Alan Gordon McDougall (d. 1965) wrote: “This hymn has now been superseded by O Sol Salútis Íntimis. It’s loss is much to be regretted, as it is one of the most beautiful examples of mediaeval hymnody.” Some sources list it as “Aures ad nostras deitatis preces” while others call it “Ad preces nostras deitatis aures.” The source of the text is page 19 of Pange Lingua: Breviary Hymns of Old Uses (1916). It is also found on page 45 of the New Westminster Hymnal (1939). The melody was included on page 416 in the London Oratory’s Catholic Hymn Book (1998). It can also be found on page 221 of the Worship II Hymnal (GIA, 1975). The melody seems to have originated in a VESPERALE (Poitiers, 1746). Organists who desire harmonies for the “final verses” should consult #106 of Richard Lloyd’s collection (1993) #106 or #168 of Noel Rawsthorne’s collection (2011). The text can also be found on page 225 pf the LIBER HYMNARIUS (Solesmes, 1983). Many great composers have set this text, such as Father Guillaume Du Fay (d. 1474) and Father Tomás Luis de Victoria (d. 1611). Pages 50-51 in the Brébeuf Catholic Hymnal contain the only known literal translation to English.
Brébeuf Hymn #484
“Stabat Mater” from a 1687AD Catholic Hymnal:
This breathtaking translation of the STABAT MATER was allowed to be printed in London since it appeared during the reign of James II of England, a Catholic. He had converted from Anglicanism secretly in 1667, and refused to take a mandatory oath (1673 “Test Act”) denouncing the doctrine of Transubstantiation, instead choosing to relinquish the post of Lord High Admiral. A devout man, he once said: “If occasion were, I hope God would give me his grace to suffer death for the true Catholic religion as well as banishment.” His brother, who reigned as King of England until 1685, became a Catholic on his deathbed. Monsignor Hugh T. Henry has pointed out that some hymnals corrupted the hymn’s true title, which the Brébeuf Hymnal correctly prints as: “Under the world-redeeming Rood.” These other hymnals erroneously printed the words as: “Under the world’s redeeming wood.” In an attempt to guess who created this elegant translation of the Stabat Mater, Monsignor Henry wrote: “It is not improbable that Dryden was its author, for his conversion to Catholicity took place in 1686—one year before the translation appeared—and he is known to have translated some of the old Latin hymns of the Divine Office. Certainly the unction, the poetic diction, the powerful rhythms, the close antitheses, of this exquisite poem are worthy of his pen.” The melody in the Brébeuf Hymnal is based on “O Mensch, sieh wie hie auf Erdreich.” The source of the text is: “The Office of the B. V. Mary in English, to which is added the Vespers in Latin and English, as it is sung in the Catholic Church upon all Sundays and principal Holy-days throughout the whole Year” (London: Printed by Henry Hills, Printer to the King’s Most Excellent Majesty for his Household and Chappel; And are to be sold at his Printing-house on the Ditch-side in Black-Fryers, 1687) p. 393.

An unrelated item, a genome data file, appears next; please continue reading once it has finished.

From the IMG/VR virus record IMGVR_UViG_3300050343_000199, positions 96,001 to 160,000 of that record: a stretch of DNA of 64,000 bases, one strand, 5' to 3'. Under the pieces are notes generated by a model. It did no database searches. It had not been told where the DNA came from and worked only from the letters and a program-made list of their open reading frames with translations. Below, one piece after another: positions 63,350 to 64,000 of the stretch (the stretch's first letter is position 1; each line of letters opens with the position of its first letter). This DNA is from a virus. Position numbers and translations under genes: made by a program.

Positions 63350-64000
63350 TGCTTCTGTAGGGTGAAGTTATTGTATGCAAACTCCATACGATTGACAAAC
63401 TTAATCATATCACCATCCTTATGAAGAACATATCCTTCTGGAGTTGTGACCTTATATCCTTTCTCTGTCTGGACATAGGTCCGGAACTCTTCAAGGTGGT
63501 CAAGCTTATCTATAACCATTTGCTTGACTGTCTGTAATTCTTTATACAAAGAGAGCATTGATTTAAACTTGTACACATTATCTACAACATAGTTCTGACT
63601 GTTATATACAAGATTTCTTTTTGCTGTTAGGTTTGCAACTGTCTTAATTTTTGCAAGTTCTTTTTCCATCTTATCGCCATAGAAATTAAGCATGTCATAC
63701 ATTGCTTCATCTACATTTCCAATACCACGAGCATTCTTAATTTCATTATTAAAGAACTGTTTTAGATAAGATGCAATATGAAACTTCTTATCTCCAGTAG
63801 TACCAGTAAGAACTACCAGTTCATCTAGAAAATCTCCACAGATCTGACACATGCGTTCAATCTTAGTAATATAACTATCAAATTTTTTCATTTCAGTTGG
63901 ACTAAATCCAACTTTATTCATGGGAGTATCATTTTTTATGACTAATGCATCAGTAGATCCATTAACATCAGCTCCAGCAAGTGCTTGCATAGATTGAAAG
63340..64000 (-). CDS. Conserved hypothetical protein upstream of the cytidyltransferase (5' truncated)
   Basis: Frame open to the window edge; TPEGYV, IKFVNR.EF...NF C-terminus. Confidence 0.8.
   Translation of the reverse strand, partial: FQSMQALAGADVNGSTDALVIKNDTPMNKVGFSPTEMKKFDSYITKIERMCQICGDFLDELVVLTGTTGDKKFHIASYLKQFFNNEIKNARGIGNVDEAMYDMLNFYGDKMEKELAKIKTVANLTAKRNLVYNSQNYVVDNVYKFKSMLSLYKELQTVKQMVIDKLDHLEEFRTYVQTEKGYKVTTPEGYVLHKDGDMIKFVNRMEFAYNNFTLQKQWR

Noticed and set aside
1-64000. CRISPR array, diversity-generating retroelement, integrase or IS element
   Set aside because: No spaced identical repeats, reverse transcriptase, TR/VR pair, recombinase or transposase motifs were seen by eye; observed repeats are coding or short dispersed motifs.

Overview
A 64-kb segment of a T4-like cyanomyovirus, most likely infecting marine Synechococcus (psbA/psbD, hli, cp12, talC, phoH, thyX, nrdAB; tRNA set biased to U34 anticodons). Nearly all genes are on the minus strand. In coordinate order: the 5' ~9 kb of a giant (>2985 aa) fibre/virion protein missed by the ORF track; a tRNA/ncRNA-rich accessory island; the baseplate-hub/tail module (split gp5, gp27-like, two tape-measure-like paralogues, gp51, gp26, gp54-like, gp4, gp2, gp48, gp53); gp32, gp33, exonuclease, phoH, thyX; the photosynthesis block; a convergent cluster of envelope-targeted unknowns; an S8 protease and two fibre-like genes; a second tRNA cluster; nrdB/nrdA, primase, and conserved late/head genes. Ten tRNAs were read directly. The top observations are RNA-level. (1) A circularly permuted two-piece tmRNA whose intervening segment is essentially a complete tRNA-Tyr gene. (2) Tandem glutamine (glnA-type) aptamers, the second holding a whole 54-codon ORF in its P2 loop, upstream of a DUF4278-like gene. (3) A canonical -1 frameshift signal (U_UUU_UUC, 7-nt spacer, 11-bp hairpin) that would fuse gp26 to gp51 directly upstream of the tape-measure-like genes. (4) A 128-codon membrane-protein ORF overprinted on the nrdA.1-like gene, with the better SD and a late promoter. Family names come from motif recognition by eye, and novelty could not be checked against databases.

Why Only Hymns? • I often share various hymns that we have sung; but perhaps I should do a better job of sharing the other music we do each Sunday. In an effort to atone for my shortcomings, here are a few excerpts from last Sunday’s Mass:
* Mp3 Excerpt • MEDIEVAL AGNUS DEI
—During Lent we have been singing a medieval version based on Agnus XV.
* Mp3 Excerpt • “JUSTORUM ANIMAE”
—This comes from “Matri Divinæ Gratiæ,” a collection by composer Kevin Allen.
* Mp3 Excerpt • KYRIE ELEYSON
—The piece is by Lassus, based on the Ave Maris Stella.
* Descant Hymn • (since “Lætare Sunday” has organ)
—You can learn more about this hymn if you click here.
* Introit • “Plainsong accompanied by organ”
—The girl who cantors has been with us less than a year!.
* Mp3 Excerpt • Credo Mixture
—We sing the Creed with (unaccompanied) plainsong + polyphony.